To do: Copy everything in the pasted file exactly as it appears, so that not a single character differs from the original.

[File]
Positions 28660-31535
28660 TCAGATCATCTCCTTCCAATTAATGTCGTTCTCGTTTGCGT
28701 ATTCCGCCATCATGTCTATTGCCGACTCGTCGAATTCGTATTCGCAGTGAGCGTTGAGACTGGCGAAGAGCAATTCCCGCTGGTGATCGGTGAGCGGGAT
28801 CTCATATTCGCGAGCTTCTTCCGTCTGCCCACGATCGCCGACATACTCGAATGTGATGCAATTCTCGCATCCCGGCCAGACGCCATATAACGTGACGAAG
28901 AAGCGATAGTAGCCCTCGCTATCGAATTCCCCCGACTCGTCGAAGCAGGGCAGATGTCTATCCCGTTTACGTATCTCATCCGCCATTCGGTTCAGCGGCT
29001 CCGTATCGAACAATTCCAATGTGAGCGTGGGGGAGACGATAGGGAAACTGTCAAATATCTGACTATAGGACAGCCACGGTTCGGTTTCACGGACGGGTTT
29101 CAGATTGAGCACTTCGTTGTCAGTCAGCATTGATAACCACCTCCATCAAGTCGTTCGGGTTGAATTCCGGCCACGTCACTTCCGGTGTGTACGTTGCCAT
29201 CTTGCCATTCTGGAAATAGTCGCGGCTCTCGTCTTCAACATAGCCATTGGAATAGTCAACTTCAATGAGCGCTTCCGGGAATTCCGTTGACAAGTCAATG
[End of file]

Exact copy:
Positions 28660-31535
28660 TCAGATCATCTCCTTCCAATTAATGTCGTTCTCGTTTGCGT
28701 ATTCCGCCATCATGTCTATTGCCGACTCGTCGAATTCGTATTCGCAGTGAGCGTTGAGACTGGCGAAGAGCAATTCCCGCTGGTGATCGGTGAGCGGGAT
28801 CTCATATTCGCGAGCTTCTTCCGTCTGCCCACGATCGCCGACATACTCGAATGTGATGCAATTCTCGCATCCCGGCCAGACGCCATATAACGTGACGAAG
28901 AAGCGATAGTAGCCCTCGCTATCGAATTCCCCCGACTCGTCGAAGCAGGGCAGATGTCTATCCCGTTTACGTATCTCATCCGCCATTCGGTTCAGCGGCT
29001 CCGTATCGAACAATTCCAATGTGAGCGTGGGGGAGACGATAGGGAAACTGTCAAATATCTGACTATAGGACAGCCACGGTTCGGTTTCACGGACGGGTTT
29101 CAGATTGAGCACTTCGTTGTCAGTCAGCATTGATAACCACCTCCATCAAGTCGTTCGGGTTGAATTCCGGCCACGTCACTTCCGGTGTGTACGTTGCCAT
29201 CTTGCCATTCTGGAAATAGTCGCGGCTCTCGTCTTCAACATAGCCATTGGAATAGTCAACTTCAATGAGCGCTTCCGGGAATTCCGTTGACAAGTCAATG